When the packet is being received by the router what it does. Actually it looks for the destination network in the routing table and corresponding to that which next hop is used and which interface is used for outgoing. It means if the next hop is reachable then it will look for the arp entry for the directly connected router and header rewrite process will occur & packet will be forwarded towards the destination. All the packets are fast switched, I will let you know how to check the fast and cef switched packets later on my discussion. So it means on every packet the same process has to be initiated & uses most of the CPU processes and all. To overcome this problem cisco introduces a new switching mechanism that is CEF (Cisco Express Forwarding). CEF maintains two tables
a) FIB (Forwarding Information Base)
FIB is forwarding information base which is as such the copy of the routing table. Whatever route comes in the routing table a same copy is created in the CEF table and that is known as FIB. So we can say FIB is nothing but a copy of the routing table. With the help of show ip cef you can check the cef table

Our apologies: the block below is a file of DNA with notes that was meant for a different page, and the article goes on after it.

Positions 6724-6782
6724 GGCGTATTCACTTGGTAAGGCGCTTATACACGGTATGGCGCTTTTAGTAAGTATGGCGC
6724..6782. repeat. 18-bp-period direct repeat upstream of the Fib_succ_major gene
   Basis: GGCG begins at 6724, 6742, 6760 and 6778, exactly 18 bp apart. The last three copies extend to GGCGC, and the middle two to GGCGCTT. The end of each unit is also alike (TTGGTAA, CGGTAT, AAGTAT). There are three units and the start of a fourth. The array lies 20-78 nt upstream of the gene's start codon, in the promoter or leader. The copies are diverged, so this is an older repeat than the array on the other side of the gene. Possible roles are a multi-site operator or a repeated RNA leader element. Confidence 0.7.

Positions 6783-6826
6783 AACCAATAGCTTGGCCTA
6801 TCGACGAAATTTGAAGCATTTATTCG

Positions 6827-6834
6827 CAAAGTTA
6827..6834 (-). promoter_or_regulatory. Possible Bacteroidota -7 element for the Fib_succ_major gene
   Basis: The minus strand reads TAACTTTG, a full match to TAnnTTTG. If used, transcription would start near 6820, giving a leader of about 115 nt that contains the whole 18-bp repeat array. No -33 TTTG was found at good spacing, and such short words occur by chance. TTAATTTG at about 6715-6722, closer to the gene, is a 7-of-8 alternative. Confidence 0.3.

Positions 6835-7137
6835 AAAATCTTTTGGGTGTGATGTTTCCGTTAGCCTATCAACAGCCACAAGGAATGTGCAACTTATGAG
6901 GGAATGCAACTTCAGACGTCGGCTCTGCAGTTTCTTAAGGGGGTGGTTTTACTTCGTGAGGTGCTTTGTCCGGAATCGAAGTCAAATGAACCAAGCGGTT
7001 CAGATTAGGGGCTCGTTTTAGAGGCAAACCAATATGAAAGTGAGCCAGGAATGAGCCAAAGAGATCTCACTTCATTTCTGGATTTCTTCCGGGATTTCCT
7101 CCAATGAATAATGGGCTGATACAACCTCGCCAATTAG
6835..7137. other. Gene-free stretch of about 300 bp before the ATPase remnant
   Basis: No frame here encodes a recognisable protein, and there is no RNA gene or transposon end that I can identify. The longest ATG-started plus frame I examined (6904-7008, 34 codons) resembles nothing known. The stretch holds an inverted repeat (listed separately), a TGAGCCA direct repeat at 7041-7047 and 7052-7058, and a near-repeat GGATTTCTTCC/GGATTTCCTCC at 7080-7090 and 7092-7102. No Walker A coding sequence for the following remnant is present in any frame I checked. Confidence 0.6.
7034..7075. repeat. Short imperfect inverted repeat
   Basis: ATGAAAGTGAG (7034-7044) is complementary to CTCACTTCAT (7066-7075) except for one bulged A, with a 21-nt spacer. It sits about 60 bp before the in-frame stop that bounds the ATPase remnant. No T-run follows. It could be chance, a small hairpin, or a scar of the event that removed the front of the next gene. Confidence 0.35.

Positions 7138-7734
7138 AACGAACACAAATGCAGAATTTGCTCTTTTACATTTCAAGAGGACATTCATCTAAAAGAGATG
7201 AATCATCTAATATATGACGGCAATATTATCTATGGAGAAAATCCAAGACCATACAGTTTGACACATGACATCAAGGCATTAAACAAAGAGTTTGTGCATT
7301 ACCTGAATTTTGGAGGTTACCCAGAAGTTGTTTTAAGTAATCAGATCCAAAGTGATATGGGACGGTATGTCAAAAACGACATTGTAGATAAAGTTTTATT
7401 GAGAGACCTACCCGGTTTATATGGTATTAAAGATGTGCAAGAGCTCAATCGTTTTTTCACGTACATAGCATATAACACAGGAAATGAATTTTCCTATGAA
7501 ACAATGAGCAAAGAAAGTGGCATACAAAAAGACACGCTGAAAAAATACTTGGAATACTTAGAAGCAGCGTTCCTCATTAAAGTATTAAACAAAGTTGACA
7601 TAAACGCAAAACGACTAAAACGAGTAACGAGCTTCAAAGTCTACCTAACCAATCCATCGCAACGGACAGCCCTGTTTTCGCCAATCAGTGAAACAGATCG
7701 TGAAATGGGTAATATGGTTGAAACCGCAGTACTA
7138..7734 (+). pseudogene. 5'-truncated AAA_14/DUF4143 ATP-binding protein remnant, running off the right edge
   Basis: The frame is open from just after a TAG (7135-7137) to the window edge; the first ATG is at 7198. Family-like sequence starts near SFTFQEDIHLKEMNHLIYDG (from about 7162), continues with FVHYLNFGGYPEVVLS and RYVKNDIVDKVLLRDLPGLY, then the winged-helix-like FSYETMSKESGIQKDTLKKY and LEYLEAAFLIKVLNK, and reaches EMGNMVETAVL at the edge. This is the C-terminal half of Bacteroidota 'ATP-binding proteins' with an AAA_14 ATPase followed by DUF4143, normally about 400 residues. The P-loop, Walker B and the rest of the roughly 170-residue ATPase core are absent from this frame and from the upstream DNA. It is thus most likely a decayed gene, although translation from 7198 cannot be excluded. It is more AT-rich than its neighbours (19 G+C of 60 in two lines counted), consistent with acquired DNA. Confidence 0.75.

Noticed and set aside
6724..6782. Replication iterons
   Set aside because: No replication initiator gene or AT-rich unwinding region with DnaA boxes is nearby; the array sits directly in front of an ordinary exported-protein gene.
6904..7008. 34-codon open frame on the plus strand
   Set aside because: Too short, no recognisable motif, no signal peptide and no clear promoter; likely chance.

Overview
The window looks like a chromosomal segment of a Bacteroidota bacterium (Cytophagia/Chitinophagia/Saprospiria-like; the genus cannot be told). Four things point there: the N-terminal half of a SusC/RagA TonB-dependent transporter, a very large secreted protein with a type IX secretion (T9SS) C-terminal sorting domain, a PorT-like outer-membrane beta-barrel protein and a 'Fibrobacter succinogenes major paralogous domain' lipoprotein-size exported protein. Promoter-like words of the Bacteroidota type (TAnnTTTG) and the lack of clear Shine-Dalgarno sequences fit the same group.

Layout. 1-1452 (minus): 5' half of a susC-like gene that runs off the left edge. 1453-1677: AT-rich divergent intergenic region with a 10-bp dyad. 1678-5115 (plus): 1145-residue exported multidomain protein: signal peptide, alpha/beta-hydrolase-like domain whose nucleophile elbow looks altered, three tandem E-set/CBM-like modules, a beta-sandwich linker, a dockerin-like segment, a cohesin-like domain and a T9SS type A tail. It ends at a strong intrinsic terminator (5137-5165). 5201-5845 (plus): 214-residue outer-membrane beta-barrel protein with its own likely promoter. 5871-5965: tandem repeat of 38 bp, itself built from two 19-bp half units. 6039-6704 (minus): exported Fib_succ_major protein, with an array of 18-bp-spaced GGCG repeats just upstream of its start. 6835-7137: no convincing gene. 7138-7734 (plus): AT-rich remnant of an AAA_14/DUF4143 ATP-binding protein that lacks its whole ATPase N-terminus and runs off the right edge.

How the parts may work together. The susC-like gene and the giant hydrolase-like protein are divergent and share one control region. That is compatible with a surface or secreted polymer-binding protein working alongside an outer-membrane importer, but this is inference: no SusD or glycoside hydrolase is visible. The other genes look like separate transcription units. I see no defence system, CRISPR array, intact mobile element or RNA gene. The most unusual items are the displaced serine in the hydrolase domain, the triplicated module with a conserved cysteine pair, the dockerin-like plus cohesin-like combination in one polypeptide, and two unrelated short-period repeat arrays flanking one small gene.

b) Adjacency Table (Which is used to store arp information)
This is the table which actually stores your outgoing interface with the arp of that interface.
You can check with the help of given command
Show adjacency internal
Structure Of CEF
So we can say FIB & Adjacency tables are the data structures which are using for handing the information.
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Next Hop 184.108.40.206,Arp & Outgoing Interface
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Next Hop 220.127.116.11 & Arp & Outgoing Interface
Routing table is having entry of 10.10.10.0 with next hop 18.104.22.168 and which is reachable by 22.214.171.124 if this interface is down then the pointer will move towards the 126.96.36.199 so there is no change in the routing table no change in the FIB table only change occurs at the pointer end which actually saves lots of processes and of course calculations.